Strike Back (Season 1): When he takes the blame for a failed mission, Spec Ops soldier John Porter is kicked out of the SAS, but re-hired seven years later to catch a familiar face. After the briefest of setups Strike Back is pretty much just action-action-action with the odd scrap of plot – it has to be one of the most action-centric, kick ass, blood splattering, neck-snapping, omni-exploding pieces of TV badassery out there. Richard Armitage (as John Porter) holds his own and really makes the show, as the central Damaged Hero, and total badass – channeling guys like Rambo & Mclean – and could probably take on Jack Bauer in a fight; not even kidding! As the series sprints forward, the main backstory becomes more intricate, and interlinked with the current missions. The episodes which are decadently overflowing with set-pieces, deception, betrayal, action, adrenalin and politics – are all surprisingly believable, at least until the Scottish hacker pops up in the final mission. All-in-all Strike Back is like a mythical unicorn hiding in the TV Schedule: an action-heavy, huge-budget, Movie-styled TV show consisting of 3 interlinked adrenaline-soaked 90-minute episodes that truly raise the action bar. Action fans rejoice!

Score: 8.5/10

Strike Back Season 1 John Porter 2 Richard Armitage Andrew Lincoln, Orla Brady, Shelley Conn, Colin Salmon, Jodhi May,  Toby Stephens, Ewen Bremner, Dhaffer L'Abidine, Shaun Parkes, Alexander Siddig

Unthinkable 2010 Samuel L. Jackson, Carrie-Anne Moss, Michael Sheen, Stephen Root, Lora Kojovic, Martin Donovan, Gil Bellows, Vincent Laresca, Brandon Routh, Joshua Harto, Holmes Osborne, Michael Rose

Unthinkable: a converted muslim, posing a nuclear threat to America is captured – how far will the government go to get the information they need against the clock? Having heard nothing about this before finding it on LoveFilm I was surprised at how topical, dramatic, fast-paced, controversial yet very believable the film was. It’s also very well directed, featuring massive issues like human rights, torture, the ‘greater good’, constitutional rights, threat to America – yet yet it never gets preachy, as all sides to each argument are explored, and you ultimately have to make up your own mind as to what’s the ‘right’ thing. There’s also some pretty graphic and genuinely unbelievable scenes inside the torture chamber – especially when the specialist interrigator (Sam L Jackson) gets going. The acting is great all-round – but with a cast this strong it’s a shame that the SFX are so terrible (explosion LOL). This film ultimately plays far more successfully on the fears, realities and situations of contemporary America than two series of Homeland have, and this is just over the length of two episodes. Unthinkable is an unbelievably smart, neat, tight little film that – for whatever reason – seemed to be a total flop: it’s clever film-making serves up an enjoyable, thrilling, thought-provoking picture. What more could you ask for?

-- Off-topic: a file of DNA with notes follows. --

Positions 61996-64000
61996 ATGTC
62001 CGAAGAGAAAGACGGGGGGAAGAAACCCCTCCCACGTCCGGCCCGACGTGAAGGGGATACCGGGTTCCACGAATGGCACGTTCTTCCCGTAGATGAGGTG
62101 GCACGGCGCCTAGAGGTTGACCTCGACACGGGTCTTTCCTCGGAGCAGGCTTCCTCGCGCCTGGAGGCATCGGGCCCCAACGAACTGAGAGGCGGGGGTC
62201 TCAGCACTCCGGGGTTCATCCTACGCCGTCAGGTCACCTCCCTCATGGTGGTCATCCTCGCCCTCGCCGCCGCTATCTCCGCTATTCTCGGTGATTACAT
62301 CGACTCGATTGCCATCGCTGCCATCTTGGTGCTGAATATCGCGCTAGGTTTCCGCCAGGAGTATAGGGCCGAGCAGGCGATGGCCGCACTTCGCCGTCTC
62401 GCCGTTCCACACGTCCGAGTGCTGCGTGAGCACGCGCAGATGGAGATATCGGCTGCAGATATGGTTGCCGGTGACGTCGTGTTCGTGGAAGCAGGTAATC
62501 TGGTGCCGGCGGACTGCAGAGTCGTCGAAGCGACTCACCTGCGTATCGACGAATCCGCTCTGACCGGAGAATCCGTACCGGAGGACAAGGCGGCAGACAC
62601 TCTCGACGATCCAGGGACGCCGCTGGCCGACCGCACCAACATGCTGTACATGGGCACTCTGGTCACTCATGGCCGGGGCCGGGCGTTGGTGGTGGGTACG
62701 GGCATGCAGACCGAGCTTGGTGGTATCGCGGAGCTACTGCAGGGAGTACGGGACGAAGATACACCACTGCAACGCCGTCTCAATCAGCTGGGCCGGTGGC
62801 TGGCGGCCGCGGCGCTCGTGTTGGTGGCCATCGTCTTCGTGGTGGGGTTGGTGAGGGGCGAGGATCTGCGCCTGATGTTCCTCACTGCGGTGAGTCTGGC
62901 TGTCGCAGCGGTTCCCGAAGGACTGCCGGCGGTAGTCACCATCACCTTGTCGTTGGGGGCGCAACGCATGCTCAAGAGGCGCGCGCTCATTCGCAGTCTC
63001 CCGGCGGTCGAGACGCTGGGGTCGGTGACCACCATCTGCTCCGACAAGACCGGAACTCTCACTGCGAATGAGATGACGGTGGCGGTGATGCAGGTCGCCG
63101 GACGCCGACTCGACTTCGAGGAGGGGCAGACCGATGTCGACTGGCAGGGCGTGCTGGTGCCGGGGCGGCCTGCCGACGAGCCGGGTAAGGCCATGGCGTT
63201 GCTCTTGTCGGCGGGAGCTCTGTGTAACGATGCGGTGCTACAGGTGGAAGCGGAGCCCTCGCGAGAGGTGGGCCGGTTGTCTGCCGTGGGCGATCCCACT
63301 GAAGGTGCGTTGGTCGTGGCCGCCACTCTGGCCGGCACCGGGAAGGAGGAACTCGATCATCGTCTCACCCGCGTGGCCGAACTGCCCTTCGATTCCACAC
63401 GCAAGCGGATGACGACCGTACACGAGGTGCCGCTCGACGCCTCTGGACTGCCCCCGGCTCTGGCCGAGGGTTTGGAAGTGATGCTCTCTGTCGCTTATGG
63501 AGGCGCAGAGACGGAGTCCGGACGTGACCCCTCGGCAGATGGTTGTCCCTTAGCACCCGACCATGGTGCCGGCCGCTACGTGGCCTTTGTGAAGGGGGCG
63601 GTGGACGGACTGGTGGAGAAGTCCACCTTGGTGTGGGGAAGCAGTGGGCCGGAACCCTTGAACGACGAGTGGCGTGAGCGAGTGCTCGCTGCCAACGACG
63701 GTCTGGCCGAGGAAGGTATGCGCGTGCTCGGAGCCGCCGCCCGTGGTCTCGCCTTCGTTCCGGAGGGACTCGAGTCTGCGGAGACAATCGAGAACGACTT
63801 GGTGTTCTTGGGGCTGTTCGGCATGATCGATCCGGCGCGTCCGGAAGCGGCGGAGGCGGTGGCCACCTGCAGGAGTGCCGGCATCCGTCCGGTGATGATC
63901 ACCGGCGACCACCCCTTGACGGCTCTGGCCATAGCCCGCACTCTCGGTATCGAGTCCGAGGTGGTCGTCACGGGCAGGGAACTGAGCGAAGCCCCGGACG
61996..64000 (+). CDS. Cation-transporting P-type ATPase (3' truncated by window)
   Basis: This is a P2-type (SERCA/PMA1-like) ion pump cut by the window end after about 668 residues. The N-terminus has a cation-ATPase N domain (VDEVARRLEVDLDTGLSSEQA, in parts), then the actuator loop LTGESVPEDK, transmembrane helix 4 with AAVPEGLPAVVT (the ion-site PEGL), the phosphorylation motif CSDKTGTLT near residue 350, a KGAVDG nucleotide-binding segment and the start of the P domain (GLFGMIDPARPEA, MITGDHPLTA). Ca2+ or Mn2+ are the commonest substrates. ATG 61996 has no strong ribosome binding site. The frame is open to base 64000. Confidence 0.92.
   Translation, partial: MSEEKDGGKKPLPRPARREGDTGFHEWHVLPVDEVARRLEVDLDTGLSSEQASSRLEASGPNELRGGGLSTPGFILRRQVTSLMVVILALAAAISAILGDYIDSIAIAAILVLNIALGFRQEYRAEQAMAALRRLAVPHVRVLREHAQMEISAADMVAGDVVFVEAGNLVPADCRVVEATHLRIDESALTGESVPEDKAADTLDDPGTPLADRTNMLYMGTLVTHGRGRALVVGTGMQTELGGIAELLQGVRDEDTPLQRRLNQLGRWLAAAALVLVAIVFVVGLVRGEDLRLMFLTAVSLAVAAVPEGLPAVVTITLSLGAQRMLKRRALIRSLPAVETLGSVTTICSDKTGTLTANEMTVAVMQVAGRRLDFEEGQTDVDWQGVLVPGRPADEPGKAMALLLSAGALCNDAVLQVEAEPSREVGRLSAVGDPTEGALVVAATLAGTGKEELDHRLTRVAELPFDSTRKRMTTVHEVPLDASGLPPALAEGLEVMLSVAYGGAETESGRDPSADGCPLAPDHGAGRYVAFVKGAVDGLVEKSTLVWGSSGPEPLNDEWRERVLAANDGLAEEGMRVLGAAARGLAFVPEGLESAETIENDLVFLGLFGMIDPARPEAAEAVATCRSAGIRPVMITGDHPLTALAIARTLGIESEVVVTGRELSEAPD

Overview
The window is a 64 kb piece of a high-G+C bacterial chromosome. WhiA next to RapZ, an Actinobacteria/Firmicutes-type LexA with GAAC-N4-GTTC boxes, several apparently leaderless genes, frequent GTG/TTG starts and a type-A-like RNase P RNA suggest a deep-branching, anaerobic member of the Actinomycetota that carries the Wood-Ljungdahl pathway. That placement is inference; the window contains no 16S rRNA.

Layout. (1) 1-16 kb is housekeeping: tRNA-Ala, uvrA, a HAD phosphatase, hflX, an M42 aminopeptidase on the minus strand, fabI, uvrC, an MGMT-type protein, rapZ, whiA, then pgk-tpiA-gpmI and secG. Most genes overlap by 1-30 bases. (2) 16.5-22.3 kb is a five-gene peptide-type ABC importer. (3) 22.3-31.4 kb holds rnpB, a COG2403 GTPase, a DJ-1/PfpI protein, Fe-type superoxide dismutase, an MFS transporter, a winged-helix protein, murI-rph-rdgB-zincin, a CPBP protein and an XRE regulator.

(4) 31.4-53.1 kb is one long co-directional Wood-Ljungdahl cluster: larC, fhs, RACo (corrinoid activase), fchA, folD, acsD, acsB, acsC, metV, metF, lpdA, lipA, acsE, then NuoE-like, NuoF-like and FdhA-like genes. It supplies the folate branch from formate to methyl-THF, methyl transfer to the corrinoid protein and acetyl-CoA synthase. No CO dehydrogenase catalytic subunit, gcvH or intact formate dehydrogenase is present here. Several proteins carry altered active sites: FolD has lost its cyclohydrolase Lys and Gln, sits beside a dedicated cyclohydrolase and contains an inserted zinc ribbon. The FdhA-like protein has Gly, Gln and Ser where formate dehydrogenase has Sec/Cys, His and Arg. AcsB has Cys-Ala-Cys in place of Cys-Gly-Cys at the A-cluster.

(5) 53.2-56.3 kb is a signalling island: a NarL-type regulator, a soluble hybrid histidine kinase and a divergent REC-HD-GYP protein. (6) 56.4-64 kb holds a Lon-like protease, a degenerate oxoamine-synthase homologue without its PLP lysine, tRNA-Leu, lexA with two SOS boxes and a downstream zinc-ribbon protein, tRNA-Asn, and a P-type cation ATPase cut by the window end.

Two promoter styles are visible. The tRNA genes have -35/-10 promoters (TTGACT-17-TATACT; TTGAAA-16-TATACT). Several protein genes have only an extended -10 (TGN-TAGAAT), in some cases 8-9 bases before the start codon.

Score: 8/10

Homeland: eight years after going MIA a U.S. marine is rescued and taken home, but a C.I.A. agent suspects he may be a terrorist. Overall the scope of the plot feels like it would be a side-story in 24, maybe spanning 6 episodes – Homeland is stretched over 12 full episodes ‘beefed up’ with small, pointless stories – some of which aren’t resolved, or even mentioned again (internal investigation / Saul’s potential involvement / Saul’s wife). My biggest problem was the very slow-moving is he / isn’t he story, it gets quite monotonous after several episodes, and once you know what side he’s on, it kills the show flat. Both central characters are extremely complex – Danes struggles to convince with some horrific eye-bulding and body/movement over acting. Lewis is good, but doesn’t quite have the full chops to convey the inner conflicts and troubles of the character. The daughter (Saylor) and Saul (Patinkin) were the two best actors. In the end, I cared just enough to watch the finalé, which was undoubtedly the best and most fresh / original part of the series, 60 minutes of killer, 30 more minutes of wrap-up ‘meh’. I can appreciate how this would go down more favourably in the USA (it’s current, it’s political, it hits a lot of nerves) but for me, Homeland feels like it’s just filling a ‘post-24 American domestic terrorist drama’ gap, and not much more.

Score: 5.5/10

The Devil’s Double: after being forced into doubling for Saddam Hussain’s crazy son Uday, a regular Iraqi soldier is thrown into a crazy world. The biggest reason to watch this is the central performance; Domnic Cooper absolutely owns two completely separate and distinguishable characters – often in the same scene. It really is fantastic to watch, and the film shines brightest when the ‘brothers’ are together (Beginning, nightclub, wedding…). The girlfriend side-story on the other hand is pedestrian, predictable and feels crow-barred in – detracting from the political story and making the final half hour drag on, which is the film’s biggest downfall as the first hour is superb. Parts of the film are hard to watch, but it’s centered around such a fantastic story of identity and what’s wrong/right.

Score: 6.5/10